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Herbal Magick- Lavender
These days lavender is associated more with the cosmetics industry and aromatherapy than magick, but not that long ago it occupied a prime position in Witches’ spells and cures as an antiseptic, calmative, and protective herb. It is under the Element of Air, and is ruled by the planetary energies of Mercury which meant to doctors, herbalists, and Witches of the Middle Ages that it was connected with the mind. It also had a reputation as a herb that could encourage affection, making it popular in love potions and aphrodisiac scents.
Lavender essential oil is also easy to extract with a simple steam process, rather than the more complex solvent system that many other essential oils need. This makes it one of the few oils that can usually – but not always – be used safely on the skin, or in cooking via the flowers that produces it. Some people can be allergic to lavender in all its forms so before using it check that you, or the people who come in contact with it, are not one of them!
As with most herbs for magickal use it’s best to grow your own. Lavender grows well in dry sandy soil so it doesn’t have to be watered every day if it’s in a container indoors, once a week is fine. Its biggest weakness is cold, so remember to plant or put the pot somewhere sheltered but in direct sunlight. You can grow it from seed, but it is easier to propagate from cuttings. This is especially useful if you want to use lavender from a particular strain, or from a bush that has been found to be effective in magick or potion making.
First of all peel a side branch off the main stem of lavender. It will come off with a strip of bark attached. Trim this off close to the base of the stem, but avoid cutting off the base of the branch itself. Remove the bottom leaves so that you have a clean stem to insert into the earth then do so. Some magickal gardeners like to increase the chances of it rooting by dipping the end of the former branch in rooting powder, which is available from a number of sources including hardware shops and gardening centres, before inserting it into the earth
Having prepared the container with gritty compost insert the former branch into the soil up to the base of the first set of leaves at the edge of the pot. Repeat with other sprigs in a clockwise direction while mentally raising power and/or attuning the plant to your magical intent. Leave about two finger-widths between each plant. When the planting and ritual are finished water the compost well with water - which may also be magickally charged – and cover the pot with a clear plastic bag which is tied or secured with an elastic bag so that there is a humid atmosphere around the cuttings.
Place the pot in a warm place out of direct sunlight and leave for four to six weeks, watering occasionally. By then the sprigs should have begun to develop roots. Then you can cut a corner of the bag off to allow the air to circulate, water once a week and a few weeks later, the bag can be removed. Leave the cuttings a full moon cycle or two to allow them to become well rooted then they can be put in their own pots, or in the garden if it is spring or early summer.
Once you have access to lavender there are several ways of using it. As an incense you can scatter the fresh or dried flowers directly on a lit charcoal block, or soak the stems and flowers in saltpetre/nitre (Potassium nitrate) and allow to dry. Then they can be lighted like incense sticks and will burn in the same way.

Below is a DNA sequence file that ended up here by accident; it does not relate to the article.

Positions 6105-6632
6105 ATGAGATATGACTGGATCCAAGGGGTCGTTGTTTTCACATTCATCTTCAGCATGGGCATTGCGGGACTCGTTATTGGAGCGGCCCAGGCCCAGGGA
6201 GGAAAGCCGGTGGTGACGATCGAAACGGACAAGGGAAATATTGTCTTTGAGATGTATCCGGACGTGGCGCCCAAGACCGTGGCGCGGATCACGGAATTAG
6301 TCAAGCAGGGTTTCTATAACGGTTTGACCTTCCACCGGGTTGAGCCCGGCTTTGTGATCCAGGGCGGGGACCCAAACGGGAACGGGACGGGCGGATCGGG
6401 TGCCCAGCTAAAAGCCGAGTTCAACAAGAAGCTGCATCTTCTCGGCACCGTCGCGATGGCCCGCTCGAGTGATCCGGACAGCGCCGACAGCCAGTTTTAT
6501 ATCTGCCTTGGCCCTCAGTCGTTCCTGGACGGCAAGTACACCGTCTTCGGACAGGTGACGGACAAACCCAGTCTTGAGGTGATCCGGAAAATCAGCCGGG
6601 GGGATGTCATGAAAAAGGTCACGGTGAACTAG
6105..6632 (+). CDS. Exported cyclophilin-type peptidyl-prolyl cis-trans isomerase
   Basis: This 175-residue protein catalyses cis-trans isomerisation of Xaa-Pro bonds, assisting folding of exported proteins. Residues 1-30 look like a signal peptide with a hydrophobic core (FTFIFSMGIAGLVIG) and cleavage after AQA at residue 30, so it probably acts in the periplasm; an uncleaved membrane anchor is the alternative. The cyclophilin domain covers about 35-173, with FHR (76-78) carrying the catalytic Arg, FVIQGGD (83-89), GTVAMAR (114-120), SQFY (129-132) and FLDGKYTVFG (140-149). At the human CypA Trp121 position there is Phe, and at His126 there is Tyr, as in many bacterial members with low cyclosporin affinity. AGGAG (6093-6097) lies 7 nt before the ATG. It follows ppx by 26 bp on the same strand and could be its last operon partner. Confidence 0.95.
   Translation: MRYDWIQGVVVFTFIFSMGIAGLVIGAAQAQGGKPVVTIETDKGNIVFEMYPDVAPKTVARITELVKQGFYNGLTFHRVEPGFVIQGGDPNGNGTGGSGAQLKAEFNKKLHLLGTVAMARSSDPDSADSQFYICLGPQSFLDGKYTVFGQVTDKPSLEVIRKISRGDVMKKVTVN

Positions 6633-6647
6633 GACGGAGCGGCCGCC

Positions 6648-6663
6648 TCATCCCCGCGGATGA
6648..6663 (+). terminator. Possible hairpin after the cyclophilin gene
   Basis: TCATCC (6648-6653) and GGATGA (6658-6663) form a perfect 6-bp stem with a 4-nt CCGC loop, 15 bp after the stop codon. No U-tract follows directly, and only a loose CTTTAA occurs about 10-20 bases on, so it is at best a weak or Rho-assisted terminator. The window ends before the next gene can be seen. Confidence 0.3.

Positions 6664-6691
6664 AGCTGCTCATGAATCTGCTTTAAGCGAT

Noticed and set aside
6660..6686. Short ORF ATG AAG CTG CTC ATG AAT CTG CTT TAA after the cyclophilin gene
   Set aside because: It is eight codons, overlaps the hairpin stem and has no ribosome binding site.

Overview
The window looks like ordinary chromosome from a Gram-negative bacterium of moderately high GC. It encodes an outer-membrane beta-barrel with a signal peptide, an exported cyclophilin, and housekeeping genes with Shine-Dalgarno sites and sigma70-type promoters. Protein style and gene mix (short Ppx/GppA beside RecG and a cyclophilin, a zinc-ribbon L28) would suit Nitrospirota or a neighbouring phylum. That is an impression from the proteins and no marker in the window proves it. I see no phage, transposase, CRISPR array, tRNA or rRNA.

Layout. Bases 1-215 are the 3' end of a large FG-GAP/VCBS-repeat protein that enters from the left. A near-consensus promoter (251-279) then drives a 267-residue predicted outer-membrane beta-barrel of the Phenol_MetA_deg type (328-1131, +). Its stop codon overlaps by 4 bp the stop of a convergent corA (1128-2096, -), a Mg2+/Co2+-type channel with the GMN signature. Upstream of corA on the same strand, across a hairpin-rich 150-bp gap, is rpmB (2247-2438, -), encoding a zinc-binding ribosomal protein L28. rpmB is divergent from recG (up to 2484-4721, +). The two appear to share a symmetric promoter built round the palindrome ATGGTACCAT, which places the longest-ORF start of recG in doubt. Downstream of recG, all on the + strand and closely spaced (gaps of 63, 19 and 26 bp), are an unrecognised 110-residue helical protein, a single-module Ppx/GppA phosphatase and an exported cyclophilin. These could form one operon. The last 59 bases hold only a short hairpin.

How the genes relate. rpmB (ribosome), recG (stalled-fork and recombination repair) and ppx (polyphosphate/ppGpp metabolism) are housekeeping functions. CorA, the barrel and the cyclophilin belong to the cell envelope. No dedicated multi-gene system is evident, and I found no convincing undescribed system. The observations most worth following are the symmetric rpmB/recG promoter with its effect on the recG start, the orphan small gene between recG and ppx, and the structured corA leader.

Lavender has also been used as a home remedy, both as an antiseptic and for ‘ailments of the head’. One recipe that combines these two aspects is Lavender Vinegar:
• Eight oz dried lavender flowers
• One pint cider vinegar
• ½ pint rosewater (usually found in the cake aisle of most supermarkets)
Place the flowers in a screw-topped jar, add the vinegar, and leave for a week in a cool dark place, shaking vigorously every day. At the end of the week strain the vinegar through a large sieve lined with muslin, then stir in the rosewater, Bottle and use as required.
The two main uses for this are as an antiseptic wash for superficial grazes and cuts, and as a poultice for relieving headaches caused by tiredness and stress. In the latter case the vinegar is dabbed onto the temples and allowed to evaporate while the person is sitting or lying down quietly.
Lavender’s relaxing properties can also be used to help counteract insomnia in combination with other herbs in a special herbal pillow. The formula, told to me by a Witch from a traditional coven was:
• One handful dried hops
• One handful dried lavender
• One handful dried lemon balm, or lemon thyme
Mix all the ingredients together and fill a muslin bag to be placed under the pillow, or use it as stuffing for a small handcrafted pillow to be placed under the main pillow. The handfuls can be small (more like a palmful) or large, depending on need and how the person reacts to the mixture.
The Witch also suggested lying in bed with your head pointing to magnetic North, and your feet to the South. Aligning yourself with the Earth’s magnetic field like this was supposed have a soothing effect on the magnetic fields surrounding the human body.
There are many other uses for lavender in both ritual and spellwork but, by understanding the basics, you can learn to tailor them to your own needs and spiritual path. Lavender is an excellent herb to experiment with as its association and effects are mainly beneficial making it an ideal herb for use in healing and attracting love spells. The best way to find how effective it is for you is to use it in these aspects and see what happens- let me know on the forum what uses you find for it!
Content copyright © 2015 by Ian Edwards. All rights reserved.
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